Do you have what it takes?

“Even if you’re writing crap, at least get something on the page. You can go back and rework it later. You can’t rework a blank page.”

This from a successful author friend today. It’s a good reminder. Many are the times I’ve sat down and known that every word I was writing was not up to my standards. Many times those words have given way, through persistence, to gold. And many times they have not.

You have to have persistence if you’re going to do this work. You have to have more persistence than in most other endeavors, because there are absolutely no guarantees. You can’t guarantee the words are going to flow today. If they do, you can’t guarantee they’re going to make the final cut. If you finish a story, there are no guarantees it’s ever going to see the light of day. If it does, the whole process begins again with the next story.

Yes, it can feel exactly like this.

At a conference I went to, a well-known New York agent, on a panel attended by 250 hopeful fiction writers, said, “I’m going to be honest. Most of you in this room don’t have what it takes to make it.”

People were angry. Some derided the agent, saying he had no right to be so harsh, that he had no idea what we were made of, etc. Others slumped in their seats, staring blankly at the walls, their hands slack in their laps. But I thought what he’d said was brilliant. What kind of a reaction was I going to have to his words? Discouragement? Rage? Hopelessness? Was what he’d said enough to get me to give up?

He’d given us a gift—a chance to see, first-hand, what our level of persistence really was. Did we have enough to hear what he’d said, look deeply into ourselves, catch where his words were accurate and resolve to work on those places, and let them go, cleanly, where they didn’t apply? Or did we diffuse the energy created by his observation by lashing out, either inwardly (“What he said applies to everything in me”) or outwardly (“What he said applies to nothing in me”)?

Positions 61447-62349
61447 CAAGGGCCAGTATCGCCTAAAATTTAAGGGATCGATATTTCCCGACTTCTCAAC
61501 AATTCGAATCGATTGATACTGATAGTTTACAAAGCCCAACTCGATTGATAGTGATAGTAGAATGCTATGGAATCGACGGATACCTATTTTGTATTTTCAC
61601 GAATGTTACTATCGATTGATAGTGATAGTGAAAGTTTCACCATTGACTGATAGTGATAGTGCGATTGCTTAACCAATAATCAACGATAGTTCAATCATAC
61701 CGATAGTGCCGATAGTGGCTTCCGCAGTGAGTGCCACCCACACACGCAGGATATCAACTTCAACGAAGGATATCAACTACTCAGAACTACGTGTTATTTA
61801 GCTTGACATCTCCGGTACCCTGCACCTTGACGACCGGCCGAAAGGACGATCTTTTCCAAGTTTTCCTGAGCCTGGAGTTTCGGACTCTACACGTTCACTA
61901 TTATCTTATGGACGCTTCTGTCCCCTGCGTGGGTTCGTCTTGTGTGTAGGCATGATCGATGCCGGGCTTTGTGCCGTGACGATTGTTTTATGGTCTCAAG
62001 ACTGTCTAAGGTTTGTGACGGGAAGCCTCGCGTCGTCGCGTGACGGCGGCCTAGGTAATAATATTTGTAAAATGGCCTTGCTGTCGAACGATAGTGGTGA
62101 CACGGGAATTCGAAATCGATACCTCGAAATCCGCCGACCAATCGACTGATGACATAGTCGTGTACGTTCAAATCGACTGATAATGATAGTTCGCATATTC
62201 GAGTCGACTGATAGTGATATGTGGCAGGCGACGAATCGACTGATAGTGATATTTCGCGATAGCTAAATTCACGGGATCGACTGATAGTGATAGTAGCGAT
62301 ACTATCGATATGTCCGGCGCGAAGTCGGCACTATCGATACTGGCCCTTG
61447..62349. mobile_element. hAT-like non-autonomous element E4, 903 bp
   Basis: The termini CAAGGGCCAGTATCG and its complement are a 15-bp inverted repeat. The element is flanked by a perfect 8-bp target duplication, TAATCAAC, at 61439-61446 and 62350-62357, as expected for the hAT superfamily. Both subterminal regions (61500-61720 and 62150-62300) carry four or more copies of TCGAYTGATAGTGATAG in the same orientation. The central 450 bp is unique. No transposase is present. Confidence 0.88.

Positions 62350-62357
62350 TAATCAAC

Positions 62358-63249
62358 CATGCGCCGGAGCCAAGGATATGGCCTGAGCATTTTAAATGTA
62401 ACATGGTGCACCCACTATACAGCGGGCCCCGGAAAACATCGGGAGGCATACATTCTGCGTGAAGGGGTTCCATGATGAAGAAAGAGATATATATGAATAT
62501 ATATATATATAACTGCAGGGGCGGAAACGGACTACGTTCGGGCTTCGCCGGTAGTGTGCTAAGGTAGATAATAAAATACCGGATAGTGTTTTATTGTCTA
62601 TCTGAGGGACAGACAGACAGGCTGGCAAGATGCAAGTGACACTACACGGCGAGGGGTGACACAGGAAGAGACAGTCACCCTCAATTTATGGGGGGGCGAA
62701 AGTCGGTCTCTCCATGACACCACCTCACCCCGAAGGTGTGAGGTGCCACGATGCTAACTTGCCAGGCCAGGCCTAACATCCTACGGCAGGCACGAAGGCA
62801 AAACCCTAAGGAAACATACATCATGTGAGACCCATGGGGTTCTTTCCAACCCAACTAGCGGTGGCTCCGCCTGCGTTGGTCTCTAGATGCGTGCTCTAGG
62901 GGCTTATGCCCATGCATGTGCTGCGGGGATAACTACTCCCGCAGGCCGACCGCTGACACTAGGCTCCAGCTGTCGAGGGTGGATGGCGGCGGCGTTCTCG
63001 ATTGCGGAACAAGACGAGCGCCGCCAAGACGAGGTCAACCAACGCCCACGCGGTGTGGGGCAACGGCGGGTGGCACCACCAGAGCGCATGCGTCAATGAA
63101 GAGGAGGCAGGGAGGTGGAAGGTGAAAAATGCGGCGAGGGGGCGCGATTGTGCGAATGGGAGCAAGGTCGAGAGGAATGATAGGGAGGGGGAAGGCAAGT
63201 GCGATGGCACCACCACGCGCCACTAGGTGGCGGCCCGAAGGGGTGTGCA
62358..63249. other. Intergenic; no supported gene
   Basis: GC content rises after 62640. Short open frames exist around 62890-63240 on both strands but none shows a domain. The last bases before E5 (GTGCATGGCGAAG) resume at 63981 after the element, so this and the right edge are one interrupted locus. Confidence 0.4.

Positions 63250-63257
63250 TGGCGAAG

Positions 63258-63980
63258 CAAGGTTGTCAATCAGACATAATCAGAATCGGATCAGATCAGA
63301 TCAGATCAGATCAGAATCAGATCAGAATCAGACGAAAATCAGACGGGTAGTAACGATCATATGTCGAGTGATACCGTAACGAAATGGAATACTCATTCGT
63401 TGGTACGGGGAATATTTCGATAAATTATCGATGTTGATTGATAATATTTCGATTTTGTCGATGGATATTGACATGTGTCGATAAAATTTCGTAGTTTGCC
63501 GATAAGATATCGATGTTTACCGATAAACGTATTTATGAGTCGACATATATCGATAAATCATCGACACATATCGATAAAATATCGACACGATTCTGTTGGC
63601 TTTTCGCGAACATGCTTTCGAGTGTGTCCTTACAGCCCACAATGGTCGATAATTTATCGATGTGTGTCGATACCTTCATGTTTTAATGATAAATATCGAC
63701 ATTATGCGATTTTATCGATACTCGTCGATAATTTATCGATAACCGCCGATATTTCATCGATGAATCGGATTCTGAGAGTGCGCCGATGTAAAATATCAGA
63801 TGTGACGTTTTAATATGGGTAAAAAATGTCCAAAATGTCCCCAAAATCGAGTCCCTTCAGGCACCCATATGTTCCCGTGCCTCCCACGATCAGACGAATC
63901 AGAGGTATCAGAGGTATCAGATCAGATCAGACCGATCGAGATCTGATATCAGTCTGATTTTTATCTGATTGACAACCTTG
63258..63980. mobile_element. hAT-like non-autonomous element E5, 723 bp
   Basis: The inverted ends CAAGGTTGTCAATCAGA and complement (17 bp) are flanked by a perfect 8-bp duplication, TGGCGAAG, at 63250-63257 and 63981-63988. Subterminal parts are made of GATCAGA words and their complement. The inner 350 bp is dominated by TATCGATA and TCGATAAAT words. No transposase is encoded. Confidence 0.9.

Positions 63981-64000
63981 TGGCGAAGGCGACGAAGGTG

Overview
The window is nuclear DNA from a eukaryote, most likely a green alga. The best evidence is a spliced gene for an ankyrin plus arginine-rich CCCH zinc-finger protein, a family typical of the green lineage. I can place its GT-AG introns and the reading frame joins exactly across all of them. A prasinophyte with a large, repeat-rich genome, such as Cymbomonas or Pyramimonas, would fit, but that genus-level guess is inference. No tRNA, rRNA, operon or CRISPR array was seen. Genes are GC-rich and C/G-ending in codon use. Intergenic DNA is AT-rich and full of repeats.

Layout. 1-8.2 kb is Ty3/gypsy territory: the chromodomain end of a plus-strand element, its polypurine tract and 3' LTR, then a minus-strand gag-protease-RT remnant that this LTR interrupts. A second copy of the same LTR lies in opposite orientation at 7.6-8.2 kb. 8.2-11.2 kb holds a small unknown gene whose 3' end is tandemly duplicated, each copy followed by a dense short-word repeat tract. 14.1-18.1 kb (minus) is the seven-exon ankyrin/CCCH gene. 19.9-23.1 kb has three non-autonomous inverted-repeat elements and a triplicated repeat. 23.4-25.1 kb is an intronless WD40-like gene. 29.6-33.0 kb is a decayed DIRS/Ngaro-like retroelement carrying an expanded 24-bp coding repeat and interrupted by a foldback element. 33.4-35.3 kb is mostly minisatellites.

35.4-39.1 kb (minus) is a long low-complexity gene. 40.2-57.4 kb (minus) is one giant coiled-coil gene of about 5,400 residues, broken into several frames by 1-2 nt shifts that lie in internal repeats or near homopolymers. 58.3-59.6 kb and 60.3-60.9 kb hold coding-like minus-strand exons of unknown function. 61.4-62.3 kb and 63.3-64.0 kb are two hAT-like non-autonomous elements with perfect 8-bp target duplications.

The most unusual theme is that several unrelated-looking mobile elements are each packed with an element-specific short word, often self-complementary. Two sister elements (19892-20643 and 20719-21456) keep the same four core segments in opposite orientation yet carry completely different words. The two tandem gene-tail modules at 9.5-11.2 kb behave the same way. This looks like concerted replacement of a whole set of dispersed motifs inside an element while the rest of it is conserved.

Another test—Harry Potter was rejected thirty seven times. What if J.K. Rowling had lost her persistence at rejection twenty? Or thirty? We all hold that series up as the wunderkind, the series singlehandedly responsible for bringing kids back to the page. She is lauded for that, and rightly so. Imagine the pressure as her readership grew–it’s one thing to write a story and know it’s your own baby until such time as you decide to bring it forth. It’s another entirely to be pregnant in front of the whole world, with millions of people screaming at you to induce. Many a writer has found their persistence fails them under such pressure. J.K. Rowling has what it takes.

But there is another side to persistence. If you read that first Harry Potter book…it’s really not very well written. (Please put away your pitchforks. She gets better as the series goes on, and I love Harry Potter.) My point is, I can see why it was passed over thirty-seven times. That first book really is a risk.

J.K. Rowling didn’t give up, and she shouldn’t have. But that doesn’t mean you never should. Blind persistence can quickly become irrational obstinance. Some stories must die. It’s the nature of the beast. It means it’s time to start another story, if you really do have what it takes.

Irrational obstinance 

And that’s a difficult balancing act: how do you know when to call it with a story, and when to stick in there, stick your neck out again, and keep going? There’s never going be a definitive equation for figuring that out. It’s as individual as each story. But we have a tool: feedback. Which introduces another dilemma: do we take others’ critiques or do we pass on them? How do we know which feedback is good and which is so much sturm und drang?

There is no such thing as an objectively good story. But that doesn’t mean four people telling you your story isn’t good are to be believed. Nor is the opposite, necessarily, to be believed.

So here we are, back at the no guarantees thing. What can we count on? Is there really a still, small voice that endures at our cores and that, after the tornadoes and earthquakes and fires of contradictory feedback and rejections sweep through, we can rely on? If there is, how do we cultivate it? How do we learn to hear its whisper against the incessant howling of our own and others’ thoughts about our writing?

I don’t have any answers. But I persevere.